Ammonia-oxidizing bacterial communities are affected by nitrogen fertilization and grass species in native C4 grassland soils

PeerJ. 2021 Dec 16;9:e12592. doi: 10.7717/peerj.12592. eCollection 2021.

Abstract

Background: Fertilizer addition can contribute to nitrogen (N) losses from soil by affecting microbial populations responsible for nitrification. However, the effects of N fertilization on ammonia oxidizing bacteria under C4 perennial grasses in nutrient-poor grasslands are not well studied.

Methods: In this study, a field experiment was used to assess the effects of N fertilization rate (0, 67, and 202 kg N ha-1) and grass species (switchgrass (Panicum virgatum) and big bluestem (Andropogon gerardii)) on ammonia-oxidizing bacterial (AOB) communities in C4 grassland soils using quantitative PCR, quantitative reverse transcription-PCR, and high-throughput amplicon sequencing of amoA genes.

Results: Nitrosospira were dominant AOB in the C4 grassland soil throughout the growing season. N fertilization rate had a stronger influence on AOB community composition than C4 grass species. Elevated N fertilizer application increased the abundance, activity, and alpha-diversity of AOB communities as well as nitrification potential, nitrous oxide (N2O) emission and soil acidity. The abundance and species richness of AOB were higher under switchgrass compared to big bluestem. Soil pH, nitrate, nitrification potential, and N2O emission were significantly related to the variability in AOB community structures (p < 0.05).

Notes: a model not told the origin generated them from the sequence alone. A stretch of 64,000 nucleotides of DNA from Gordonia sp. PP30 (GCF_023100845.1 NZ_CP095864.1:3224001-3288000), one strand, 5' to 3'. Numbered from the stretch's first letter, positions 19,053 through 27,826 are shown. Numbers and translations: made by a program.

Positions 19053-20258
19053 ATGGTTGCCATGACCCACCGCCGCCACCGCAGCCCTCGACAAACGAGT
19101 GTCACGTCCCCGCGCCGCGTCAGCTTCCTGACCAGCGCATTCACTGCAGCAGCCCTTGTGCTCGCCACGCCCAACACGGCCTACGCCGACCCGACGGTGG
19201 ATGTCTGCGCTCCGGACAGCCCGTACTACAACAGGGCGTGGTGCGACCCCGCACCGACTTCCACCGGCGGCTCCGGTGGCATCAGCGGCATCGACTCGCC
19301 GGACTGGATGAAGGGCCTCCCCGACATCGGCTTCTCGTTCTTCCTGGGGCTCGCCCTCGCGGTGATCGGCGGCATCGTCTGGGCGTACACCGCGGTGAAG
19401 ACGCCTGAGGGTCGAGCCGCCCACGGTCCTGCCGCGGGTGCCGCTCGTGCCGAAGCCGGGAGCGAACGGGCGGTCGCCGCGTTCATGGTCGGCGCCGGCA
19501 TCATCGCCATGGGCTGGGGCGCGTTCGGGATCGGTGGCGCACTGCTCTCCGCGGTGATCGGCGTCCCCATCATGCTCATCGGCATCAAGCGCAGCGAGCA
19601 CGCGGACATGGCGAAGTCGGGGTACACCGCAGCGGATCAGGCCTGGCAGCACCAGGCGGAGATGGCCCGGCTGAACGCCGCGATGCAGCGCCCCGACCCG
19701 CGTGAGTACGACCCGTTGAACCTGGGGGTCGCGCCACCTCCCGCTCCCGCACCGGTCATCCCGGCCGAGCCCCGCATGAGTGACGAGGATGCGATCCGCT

Keywords: Ammonia oxidizing bacteria; Big bluestem grass; N fertilizer; Soil microbiology; Switchgrass; amoA.

Grant support

This work was supported by the United States Department of Agriculture (No. USDA-NIFA 2016-67020-25352). The funders had no role in study design, data collection and analysis, decision to publish, or preparation of the manuscript.